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Steps

  1. 1
    We may weave any other experience throughout our paid professional experience
    .
    Alternatively, we may elect to keep it separate. In this case, it has been elected to be separated. It is listed under the heading called "Other Relevant Experience". We may also use "Volunteer Experience" or simply "Other Experience".
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  2. 2
    We present our other experience in the same format as our paid professional experience but under a separate heading
    .
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  3. 3
    We have the company name and location
    .
    We keep the same indent as our professional experience and education. We use the "Tab" key and add the location. It can be either city and state or city or country, whichever is relevant to our situation.
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  4. 4
    Underneath, we put the type of experience or even the title
    .
    We place a comma and include the starting month and year and ending month and year.
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  5. 5
    Below that, we may add bullet points in our employment experience
    .
    These bullet points outline responsibilities and achievements for the experience.
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  6. 6
    What kinds of experience can go in other experience
    ?
    We can place any type of employment experience that may have not been paid or may have occurred during the school. It can also be any place in which we have learned a skill that is relevant to the position for which we would like to apply, but was not a traditional paid job. This may include: #* volunteer experience; #* internships; #* apprenticeship.
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  7. 7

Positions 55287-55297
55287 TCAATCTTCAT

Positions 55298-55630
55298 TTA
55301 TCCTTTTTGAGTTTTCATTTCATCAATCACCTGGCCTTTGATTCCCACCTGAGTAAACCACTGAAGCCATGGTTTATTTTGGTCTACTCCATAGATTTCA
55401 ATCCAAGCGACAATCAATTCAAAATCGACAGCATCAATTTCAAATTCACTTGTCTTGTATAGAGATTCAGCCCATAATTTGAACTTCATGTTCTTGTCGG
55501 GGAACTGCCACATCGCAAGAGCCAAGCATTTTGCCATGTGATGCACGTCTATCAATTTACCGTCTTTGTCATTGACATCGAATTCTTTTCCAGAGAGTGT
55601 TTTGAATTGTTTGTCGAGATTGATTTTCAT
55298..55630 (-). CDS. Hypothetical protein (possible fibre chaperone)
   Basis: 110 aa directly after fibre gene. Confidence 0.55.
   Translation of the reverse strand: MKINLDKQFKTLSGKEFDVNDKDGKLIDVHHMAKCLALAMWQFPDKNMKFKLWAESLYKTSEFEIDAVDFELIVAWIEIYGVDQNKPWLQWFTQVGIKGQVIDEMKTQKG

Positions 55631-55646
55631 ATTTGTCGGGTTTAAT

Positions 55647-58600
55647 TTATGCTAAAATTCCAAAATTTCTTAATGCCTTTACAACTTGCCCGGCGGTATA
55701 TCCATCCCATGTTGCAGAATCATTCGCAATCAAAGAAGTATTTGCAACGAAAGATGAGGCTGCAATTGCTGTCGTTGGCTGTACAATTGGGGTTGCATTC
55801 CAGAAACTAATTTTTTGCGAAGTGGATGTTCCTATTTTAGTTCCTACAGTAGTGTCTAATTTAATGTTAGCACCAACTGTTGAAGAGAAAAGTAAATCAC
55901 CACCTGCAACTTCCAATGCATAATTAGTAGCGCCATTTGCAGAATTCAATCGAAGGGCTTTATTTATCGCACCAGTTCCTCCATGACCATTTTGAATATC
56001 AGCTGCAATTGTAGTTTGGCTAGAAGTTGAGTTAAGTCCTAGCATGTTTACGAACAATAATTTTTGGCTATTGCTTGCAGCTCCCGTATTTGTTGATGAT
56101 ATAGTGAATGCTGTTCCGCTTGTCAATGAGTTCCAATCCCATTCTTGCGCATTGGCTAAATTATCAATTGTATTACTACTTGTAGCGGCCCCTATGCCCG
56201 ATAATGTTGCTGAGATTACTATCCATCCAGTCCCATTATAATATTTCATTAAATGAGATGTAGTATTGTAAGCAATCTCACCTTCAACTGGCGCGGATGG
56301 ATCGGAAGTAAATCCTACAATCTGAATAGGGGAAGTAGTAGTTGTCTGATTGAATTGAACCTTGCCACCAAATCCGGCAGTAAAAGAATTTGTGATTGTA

When should we leave other experience off
    ?
    It really depends on for what we are applying. It is recommended to include our relevant experience in the case that it does relate to the job that we are trying to attain. We may have received a skill while doing some volunteer work, and that skill will be an advantage at the job that we would like have. In this case, we should definitely put any other relevant experience into our CV. Especially, if it can help to fill the gaps in our employment history, or if it can improve our not-so-long career.
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This does conclude the tutorial on preparing your CV and listing your other experience. If you have any questions, comments, or suggestions, please leave them in the space below.

Video: Prepare and Present a CV or Resume Other Relevant Experience

Removing Experience

Hello! Thank you for watching VisiHow! In this tutorial we will be discussing our CV or resume and when we can remove experience. At some point, you are going to have to choose what you will include or not in our CV.

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Steps

  1. 1
    In this CV, the professional experience begins at the red line and ends on the next page at the red line
    .
    So, it may get quite long, and this is not even all of it. There are a few jobs as well as some volunteer experience in this CV that have already been removed. This eventually will lead to the point where we have to choose even more things that we need to cut.
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  2. 2
    How can we cut the experience list
    ?
    First of all, we need to keep in mind the position for which we apply.
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  3. 3
    In this CV, there is some experience in a nonprofit organization that lasted one year from 2004 to 2005, which was about ten years ago